The first year we celebrated the Gabe Lindsay Spirit of Kindness Award it was all still very raw.  Gabe had only been gone 39 days.  The principal at the school at the time, I got the impression that she was not sure what to do to handle the death of a student.  In response, the school sanitized him, erased him from the classroom, erased him from the school.  I honestly hold nothing against her (I did), death is a scary thing, especially I see now with the benefit of distance when you are in charge of almost 400 children.  In her defense she allowed us to celebrate the first "Gabe Lindsay Spirit of Kindness Award".  She was also kind enough to allow us to play the slide show from his funeral.  That year the school awarded my best friend's daughter, who also happened to be Gabe's friend the award.  Over the years the award began to look like we had envisioned.  It became a week long celebration.  Class acts of kindness were done and shared at the final celebration that ended on Gabe's birthday.  We even had the Peterborough television station come and do a piece on the award.  It was exactly what we wanted!
     Over the last few years the "Spirit of Kindness Week" began to feel like it was too much of an effort, not to us, but to the school.  I began to feel like we fighting to get the teachers excited.  It felt like we were asking them to do one more tiring thing that they had no time to do.  I suppose we were asking a lot, but honestly I become blinded by my vision.  To me Kindness is something that we should all promote.  It should not be an effort.  It is something that my family lives and breathes, and so I have the childish expectation that everyone should feel the same.  I truly feel that if we treated everyone with kindness that there would be no bullying.  I honestly feel that bullies are really children/ adults who are hurting inside and striking out is the only way they know how to express their pain.  Kill them with kindness is my remedy to everything.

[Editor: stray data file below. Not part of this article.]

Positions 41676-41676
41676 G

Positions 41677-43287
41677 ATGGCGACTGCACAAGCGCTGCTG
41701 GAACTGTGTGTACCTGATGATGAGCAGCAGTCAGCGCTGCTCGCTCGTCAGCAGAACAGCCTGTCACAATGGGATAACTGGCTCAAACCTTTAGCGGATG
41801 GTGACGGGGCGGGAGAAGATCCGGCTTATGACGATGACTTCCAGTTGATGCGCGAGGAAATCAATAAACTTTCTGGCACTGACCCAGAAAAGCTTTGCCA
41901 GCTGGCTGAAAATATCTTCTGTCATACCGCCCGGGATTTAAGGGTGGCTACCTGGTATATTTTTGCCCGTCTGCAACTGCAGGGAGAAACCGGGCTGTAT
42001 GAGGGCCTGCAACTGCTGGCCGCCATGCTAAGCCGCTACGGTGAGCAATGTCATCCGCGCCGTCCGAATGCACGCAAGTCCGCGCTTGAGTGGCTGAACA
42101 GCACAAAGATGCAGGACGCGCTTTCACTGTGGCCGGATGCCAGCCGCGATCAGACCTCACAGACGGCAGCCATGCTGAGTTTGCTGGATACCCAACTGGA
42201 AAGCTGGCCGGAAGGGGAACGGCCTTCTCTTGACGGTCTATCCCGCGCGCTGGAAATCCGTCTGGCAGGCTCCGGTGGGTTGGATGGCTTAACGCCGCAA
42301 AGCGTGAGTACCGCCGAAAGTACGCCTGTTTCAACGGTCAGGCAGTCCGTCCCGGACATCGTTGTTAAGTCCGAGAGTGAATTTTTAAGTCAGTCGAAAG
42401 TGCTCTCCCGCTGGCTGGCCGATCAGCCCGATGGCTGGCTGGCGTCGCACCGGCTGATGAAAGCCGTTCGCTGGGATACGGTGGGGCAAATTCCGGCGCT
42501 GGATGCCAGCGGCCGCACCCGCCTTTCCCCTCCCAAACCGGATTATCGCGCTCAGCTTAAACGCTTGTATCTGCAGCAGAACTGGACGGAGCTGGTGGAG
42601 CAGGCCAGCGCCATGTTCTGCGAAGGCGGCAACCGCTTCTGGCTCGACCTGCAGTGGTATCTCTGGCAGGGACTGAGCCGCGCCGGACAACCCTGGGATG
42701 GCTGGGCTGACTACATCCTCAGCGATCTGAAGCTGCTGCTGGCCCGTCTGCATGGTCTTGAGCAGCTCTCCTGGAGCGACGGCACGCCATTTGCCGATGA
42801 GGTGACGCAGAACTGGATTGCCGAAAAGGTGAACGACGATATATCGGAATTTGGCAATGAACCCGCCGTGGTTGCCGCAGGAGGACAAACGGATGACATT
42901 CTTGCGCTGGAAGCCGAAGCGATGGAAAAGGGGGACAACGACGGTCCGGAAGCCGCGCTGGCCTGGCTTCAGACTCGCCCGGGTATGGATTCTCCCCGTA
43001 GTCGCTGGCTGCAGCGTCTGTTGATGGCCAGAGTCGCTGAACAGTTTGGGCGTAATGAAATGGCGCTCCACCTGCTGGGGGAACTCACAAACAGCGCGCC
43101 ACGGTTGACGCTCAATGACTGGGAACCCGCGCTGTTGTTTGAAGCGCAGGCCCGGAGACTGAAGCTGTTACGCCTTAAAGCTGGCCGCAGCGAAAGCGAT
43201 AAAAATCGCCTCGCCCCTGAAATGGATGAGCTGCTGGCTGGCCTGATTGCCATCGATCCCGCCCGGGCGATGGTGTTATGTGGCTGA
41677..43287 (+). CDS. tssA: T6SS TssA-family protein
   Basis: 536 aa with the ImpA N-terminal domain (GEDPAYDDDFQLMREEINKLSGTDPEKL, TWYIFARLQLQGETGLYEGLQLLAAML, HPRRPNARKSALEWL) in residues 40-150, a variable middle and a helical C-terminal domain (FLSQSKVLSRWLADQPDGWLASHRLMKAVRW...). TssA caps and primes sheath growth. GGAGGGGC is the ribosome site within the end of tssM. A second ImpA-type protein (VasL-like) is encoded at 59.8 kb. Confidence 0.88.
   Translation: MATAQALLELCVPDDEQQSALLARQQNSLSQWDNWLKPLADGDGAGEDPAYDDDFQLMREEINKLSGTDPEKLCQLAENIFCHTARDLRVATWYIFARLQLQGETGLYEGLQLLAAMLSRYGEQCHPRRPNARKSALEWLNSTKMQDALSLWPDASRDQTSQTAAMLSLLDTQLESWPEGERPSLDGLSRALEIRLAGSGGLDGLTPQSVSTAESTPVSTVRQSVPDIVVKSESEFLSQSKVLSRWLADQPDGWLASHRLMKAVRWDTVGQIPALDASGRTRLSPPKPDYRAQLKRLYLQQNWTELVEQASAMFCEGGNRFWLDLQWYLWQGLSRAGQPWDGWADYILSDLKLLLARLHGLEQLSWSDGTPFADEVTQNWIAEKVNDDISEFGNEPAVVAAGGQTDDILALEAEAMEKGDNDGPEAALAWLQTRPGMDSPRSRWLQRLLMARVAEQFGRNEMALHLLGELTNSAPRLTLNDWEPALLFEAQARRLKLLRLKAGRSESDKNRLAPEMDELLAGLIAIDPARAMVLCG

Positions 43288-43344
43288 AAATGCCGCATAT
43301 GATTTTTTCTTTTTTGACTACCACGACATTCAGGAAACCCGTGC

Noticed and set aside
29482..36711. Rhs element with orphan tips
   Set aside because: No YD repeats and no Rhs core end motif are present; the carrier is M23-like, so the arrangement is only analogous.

Since Gabe's death we have had to fight to get everything that we wanted for him.  We fought the cemetery to allow us to decorate his grave.  The caretaker would throw everything we put up there in the garbage, knowing that it was a child's grave, a child' grave that was still freshly dug.  At one trip to visit the cemetery he actually verbally assaulted me, telling me that although he felt bad for our family, we were making a mess, and this all had to STOP.  His idea of a mess was putting flowers and toys at his grave.  We begged to plant a garden on his grave, but we were told that was against the cemetery rules.  We begged to be allowed to sod or put grass seed down on his grave, and were told no.  It was endless.  Eventually after writing a letter in the local newspaper we spoke to the head of the cemetery board and we were allowed to put grass seed on the sandy area that was our baby's grave.  Every time the care taker would cut that new grass he would scalp it.  We began to beg him to allow us to cut that area.  Now many people at the same cemetery have solar lights up there for their loved ones and flags and things that do not take away from the peace of the cemetery, but allow people to feel like they are stilling caring for their loved ones, even after death.